Respondent Aronson is the Mayor of the City of Davis. Respondents Aronson, Asmundson, Miller, Skinner, and Woodbury are members of the Davis City Council. Respondent Reese is Manager and City Clerk of Davis.
At city council meetings held subsequent to the election and official canvass of the vote, petitioners demanded of the respondent members of the council that they declare that the bonds described above (fn. 1, ante) had been duly approved by the voters and that they authorize the issuance of the bonds. Respondents refused. fn. 2 [2 Cal. 3d 820]
Petitioners then initiated this proceeding contending that they are entitled to have the bonds issued since to do otherwise would debase and dilute their votes in violation of the equal protection clause. They seek: (1) a declaration that the two-thirds majority requirement of article XI, section 18 contravenes section 1 of the Fourteenth Amendment to the United States Constitution; and (2) a peremptory writ of mandate commanding respondents to do all things necessary and proper to issue and sell the bonds. We issued an alternative writ to which respondents have made return by answer.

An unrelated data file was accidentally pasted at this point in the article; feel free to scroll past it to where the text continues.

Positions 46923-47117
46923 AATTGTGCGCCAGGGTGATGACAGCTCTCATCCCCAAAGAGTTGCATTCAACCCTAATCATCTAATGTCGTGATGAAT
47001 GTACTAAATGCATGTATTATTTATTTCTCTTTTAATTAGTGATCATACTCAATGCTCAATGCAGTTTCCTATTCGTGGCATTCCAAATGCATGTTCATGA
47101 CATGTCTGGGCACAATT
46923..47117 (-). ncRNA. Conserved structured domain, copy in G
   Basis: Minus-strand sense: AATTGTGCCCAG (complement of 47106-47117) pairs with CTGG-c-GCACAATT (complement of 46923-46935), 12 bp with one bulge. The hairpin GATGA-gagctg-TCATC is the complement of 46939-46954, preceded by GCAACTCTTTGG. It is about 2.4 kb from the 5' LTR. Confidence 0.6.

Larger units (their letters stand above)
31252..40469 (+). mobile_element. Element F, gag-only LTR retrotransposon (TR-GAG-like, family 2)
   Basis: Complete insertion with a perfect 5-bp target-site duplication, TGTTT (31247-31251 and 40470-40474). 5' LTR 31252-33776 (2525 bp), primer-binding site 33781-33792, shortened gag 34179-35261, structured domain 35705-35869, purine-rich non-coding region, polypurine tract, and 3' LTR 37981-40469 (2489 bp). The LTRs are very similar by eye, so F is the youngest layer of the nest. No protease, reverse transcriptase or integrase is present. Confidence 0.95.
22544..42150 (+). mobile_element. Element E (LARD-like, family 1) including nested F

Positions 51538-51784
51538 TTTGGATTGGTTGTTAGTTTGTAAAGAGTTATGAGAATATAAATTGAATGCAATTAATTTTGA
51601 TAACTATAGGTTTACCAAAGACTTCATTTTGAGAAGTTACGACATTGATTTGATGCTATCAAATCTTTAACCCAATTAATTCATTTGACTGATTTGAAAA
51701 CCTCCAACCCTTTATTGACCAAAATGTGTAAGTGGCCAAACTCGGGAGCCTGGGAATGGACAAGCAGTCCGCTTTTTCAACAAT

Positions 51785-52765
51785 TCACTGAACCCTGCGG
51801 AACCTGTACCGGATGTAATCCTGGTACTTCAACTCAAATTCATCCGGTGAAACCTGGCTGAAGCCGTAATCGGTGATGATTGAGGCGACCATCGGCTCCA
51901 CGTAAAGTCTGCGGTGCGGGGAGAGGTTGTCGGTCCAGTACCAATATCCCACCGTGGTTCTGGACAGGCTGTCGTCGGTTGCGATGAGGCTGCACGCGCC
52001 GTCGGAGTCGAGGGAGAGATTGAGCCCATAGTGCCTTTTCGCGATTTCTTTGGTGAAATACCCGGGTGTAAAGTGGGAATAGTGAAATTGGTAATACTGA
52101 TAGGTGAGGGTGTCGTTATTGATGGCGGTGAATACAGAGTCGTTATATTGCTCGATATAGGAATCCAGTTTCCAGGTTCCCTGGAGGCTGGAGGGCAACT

Petitioners' position on the issue of the constitutionality of the extraordinary majority requirement contained in article XI, section 18 is basically identical to the positions taken by petitioners in the companion cases with which this case was consolidated for argument. fn. 3 Respondents, on the other hand, have taken no position with respect to the constitutionality of the two-thirds requirement. Instead, they contend that the remedy of mandamus, which petitioners seek, is improper. They point out that mandamus may issue only to compel the performance of an official duty which is "clear, present, and ministerial" (County of Sacramento v. Hickman (1967) 66 Cal. 2d 841, 845 [59 Cal. Rptr. 609, 428 P.2d 593]) and assert that there is no present ministerial duty imposed by law upon any respondent. Hence, they argue that even if we determine that the extraordinary majority requirement of article Xi, section 18 is unconstitutional, we should refuse to issue the writ for which petitioners pray. fn. 4 As will presently appear, we need not reach this issue.